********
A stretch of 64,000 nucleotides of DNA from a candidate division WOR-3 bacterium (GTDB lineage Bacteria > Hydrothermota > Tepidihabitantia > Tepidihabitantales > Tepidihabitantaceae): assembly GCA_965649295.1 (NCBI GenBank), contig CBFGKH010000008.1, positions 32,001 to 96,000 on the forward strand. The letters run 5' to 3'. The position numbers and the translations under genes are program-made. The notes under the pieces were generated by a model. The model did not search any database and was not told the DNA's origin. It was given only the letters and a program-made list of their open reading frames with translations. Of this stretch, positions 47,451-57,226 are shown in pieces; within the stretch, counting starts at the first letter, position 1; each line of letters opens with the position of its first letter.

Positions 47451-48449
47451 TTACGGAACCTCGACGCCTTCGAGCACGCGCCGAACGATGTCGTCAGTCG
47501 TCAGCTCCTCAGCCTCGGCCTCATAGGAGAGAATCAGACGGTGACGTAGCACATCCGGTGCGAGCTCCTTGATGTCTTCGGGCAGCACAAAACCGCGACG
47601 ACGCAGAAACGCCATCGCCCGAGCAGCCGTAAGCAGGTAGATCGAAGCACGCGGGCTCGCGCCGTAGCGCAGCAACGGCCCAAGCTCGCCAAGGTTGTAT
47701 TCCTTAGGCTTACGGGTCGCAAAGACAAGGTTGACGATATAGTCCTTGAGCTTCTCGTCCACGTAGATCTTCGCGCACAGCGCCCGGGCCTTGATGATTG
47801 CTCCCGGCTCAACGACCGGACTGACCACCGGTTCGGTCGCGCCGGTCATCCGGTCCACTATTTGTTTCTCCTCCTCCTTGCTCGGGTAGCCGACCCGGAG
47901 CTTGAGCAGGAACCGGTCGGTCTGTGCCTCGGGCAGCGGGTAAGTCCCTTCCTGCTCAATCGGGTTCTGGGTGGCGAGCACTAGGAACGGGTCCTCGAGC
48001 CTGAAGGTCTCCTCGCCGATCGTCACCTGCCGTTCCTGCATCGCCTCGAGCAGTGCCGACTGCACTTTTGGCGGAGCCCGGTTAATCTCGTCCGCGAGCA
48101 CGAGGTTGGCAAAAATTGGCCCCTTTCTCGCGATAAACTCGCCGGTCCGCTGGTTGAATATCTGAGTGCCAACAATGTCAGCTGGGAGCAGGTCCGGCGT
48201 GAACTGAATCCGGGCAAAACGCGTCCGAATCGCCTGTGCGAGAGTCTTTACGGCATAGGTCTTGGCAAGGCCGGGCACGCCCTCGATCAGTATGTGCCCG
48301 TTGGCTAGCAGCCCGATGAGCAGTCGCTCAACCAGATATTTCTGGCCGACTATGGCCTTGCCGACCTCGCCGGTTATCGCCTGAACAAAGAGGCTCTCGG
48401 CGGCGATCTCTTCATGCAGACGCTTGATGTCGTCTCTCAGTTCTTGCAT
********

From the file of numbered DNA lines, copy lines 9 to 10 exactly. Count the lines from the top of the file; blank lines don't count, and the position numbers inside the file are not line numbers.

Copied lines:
48001 CTGAAGGTCTCCTCGCCGATCGTCACCTGCCGTTCCTGCATCGCCTCGAGCAGTGCCGACTGCACTTTTGGCGGAGCCCGGTTAATCTCGTCCGCGAGCA
48101 CGAGGTTGGCAAAAATTGGCCCCTTTCTCGCGATAAACTCGCCGGTCCGCTGGTTGAATATCTGAGTGCCAACAATGTCAGCTGGGAGCAGGTCCGGCGT